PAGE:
(Updates with ministry comment in third paragraph.)
Dec. 13 (Bloomberg) -- The Strait of Hormuz remains open to shipping, an Iranian Foreign Ministry spokesman said, after oil prices surged amid speculation that vessels might be blocked from using the strategic waterway.
The spokesman, Ramin Mehmanparast, said reports about the strait’s closure were untrue. Oil prices spiked by as much as 3.6 percent today in New York and London.
“These claims are sometimes made, but they are by people who have no role, no official title or authority,” Mehmanparast said by telephone from Tehran.
About 15.5 million barrels of oil a day, about a sixth of global consumption, flows through the waterway between Iran and Oman at the mouth of the Persian Gulf, according to the U.S. Department of Energy. Lt. Rebecca Rebarich, a spokeswoman for the U.S. Navy’s Fifth Fleet based in the Gulf kingdom of Bahrain, confirmed the strait was open.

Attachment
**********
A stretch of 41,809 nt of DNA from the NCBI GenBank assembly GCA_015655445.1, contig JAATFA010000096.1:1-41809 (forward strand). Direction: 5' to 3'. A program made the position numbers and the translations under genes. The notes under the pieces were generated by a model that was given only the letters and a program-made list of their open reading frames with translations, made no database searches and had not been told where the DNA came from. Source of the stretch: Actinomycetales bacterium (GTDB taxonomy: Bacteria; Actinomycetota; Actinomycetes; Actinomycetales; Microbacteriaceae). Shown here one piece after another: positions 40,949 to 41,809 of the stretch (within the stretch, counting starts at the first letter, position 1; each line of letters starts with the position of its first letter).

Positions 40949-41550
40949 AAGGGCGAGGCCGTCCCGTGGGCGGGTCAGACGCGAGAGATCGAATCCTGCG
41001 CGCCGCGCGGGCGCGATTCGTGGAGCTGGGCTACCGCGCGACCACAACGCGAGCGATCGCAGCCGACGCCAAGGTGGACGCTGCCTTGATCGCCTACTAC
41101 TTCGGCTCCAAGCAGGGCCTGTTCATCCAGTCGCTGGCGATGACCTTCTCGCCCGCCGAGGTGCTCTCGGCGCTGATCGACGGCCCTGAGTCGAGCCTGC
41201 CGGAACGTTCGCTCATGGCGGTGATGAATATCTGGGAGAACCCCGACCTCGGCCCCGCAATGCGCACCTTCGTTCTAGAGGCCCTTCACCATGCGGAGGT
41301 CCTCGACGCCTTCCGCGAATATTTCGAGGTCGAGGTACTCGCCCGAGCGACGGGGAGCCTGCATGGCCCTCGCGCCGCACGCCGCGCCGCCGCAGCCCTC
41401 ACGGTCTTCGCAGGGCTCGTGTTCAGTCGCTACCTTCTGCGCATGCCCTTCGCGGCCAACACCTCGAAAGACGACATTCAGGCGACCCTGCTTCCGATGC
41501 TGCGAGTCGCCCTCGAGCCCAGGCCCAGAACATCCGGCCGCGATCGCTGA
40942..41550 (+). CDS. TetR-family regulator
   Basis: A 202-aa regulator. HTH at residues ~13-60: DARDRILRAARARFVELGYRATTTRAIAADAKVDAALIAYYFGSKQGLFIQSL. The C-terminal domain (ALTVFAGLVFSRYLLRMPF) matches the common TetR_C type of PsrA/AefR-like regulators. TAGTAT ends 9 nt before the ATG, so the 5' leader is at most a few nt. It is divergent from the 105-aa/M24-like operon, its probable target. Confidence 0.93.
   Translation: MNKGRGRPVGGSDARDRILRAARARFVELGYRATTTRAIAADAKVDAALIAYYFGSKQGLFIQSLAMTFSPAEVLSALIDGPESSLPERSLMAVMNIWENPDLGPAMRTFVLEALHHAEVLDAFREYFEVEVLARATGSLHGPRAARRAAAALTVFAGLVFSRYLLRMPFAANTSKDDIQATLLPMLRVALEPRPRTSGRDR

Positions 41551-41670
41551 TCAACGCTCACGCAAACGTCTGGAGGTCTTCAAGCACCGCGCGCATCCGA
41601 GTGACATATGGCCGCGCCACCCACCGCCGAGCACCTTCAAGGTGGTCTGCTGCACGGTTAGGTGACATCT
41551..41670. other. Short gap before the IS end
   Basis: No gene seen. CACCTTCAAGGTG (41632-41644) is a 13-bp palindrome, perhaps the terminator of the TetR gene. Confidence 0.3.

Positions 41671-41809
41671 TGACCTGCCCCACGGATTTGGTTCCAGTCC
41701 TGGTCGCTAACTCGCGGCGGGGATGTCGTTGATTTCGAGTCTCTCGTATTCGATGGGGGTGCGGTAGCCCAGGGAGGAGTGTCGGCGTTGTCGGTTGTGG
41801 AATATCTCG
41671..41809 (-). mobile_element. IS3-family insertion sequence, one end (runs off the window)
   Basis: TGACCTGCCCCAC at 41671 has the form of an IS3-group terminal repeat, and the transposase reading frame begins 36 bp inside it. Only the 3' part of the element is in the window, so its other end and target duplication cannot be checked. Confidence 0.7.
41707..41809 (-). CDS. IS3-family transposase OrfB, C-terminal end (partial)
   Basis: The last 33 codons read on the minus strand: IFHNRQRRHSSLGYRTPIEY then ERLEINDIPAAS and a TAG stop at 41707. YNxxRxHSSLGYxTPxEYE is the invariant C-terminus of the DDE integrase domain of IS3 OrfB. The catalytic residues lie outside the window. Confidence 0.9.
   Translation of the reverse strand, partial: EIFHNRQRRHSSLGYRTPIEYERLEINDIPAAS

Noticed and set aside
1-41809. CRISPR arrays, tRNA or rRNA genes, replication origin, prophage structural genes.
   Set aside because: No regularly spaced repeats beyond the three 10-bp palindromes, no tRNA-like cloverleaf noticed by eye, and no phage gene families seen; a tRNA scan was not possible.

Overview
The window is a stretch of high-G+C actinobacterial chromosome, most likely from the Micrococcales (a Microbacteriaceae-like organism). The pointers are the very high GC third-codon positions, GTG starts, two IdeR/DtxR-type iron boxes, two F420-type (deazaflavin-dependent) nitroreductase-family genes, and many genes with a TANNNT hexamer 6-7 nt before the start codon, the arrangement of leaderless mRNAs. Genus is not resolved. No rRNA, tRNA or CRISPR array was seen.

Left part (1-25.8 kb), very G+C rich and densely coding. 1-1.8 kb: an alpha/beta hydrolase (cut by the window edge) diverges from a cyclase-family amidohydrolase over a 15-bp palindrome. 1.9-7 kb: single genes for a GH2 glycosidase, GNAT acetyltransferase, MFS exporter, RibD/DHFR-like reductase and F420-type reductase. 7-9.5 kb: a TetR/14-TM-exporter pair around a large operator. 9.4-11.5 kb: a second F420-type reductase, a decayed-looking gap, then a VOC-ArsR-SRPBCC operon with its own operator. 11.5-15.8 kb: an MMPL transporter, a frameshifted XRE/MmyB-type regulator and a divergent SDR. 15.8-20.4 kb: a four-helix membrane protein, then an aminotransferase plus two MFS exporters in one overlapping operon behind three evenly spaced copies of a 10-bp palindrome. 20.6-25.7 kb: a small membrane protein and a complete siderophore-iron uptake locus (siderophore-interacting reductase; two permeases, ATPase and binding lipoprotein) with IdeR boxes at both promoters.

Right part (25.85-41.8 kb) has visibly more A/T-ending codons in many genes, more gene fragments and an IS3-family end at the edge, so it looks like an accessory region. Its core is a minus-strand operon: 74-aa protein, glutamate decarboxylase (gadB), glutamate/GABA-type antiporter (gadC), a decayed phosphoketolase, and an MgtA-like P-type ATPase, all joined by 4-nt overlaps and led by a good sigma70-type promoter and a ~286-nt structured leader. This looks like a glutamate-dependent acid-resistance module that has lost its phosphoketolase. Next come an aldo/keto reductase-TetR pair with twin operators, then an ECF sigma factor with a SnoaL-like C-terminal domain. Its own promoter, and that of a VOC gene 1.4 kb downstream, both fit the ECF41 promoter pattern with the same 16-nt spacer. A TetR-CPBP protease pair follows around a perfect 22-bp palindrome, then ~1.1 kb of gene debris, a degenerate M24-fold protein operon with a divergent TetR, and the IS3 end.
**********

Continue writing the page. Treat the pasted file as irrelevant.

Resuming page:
“There are no indications of any disruptions in, or in the vicinity of, the Strait of Hormuz,” she said in an e-mail. “The flow of maritime traffic is normal.”
U.S. crude for January delivery jumped $3.48 a barrel to as much as $101.25 on the New York Mercantile Exchange before easing to $100.01 at 11:59 a.m. Brent crude rose $3.84 a barrel to $111.10 on the London-based ICE Futures Europe exchange before slipping to $109.43 a barrel.
Iran’s state-run Fars news agency reported earlier today that the country’s military is set to conduct drills to practice closing the strait, citing parliamentarian Parviz Sorouri.
“If the world wants to make the region insecure, we will make the world insecure,” Sorouri was quoted as saying. His comments first appeared yesterday on the website of the state- run Iranian Students News Agency before the report was withdrawn without an explanation.
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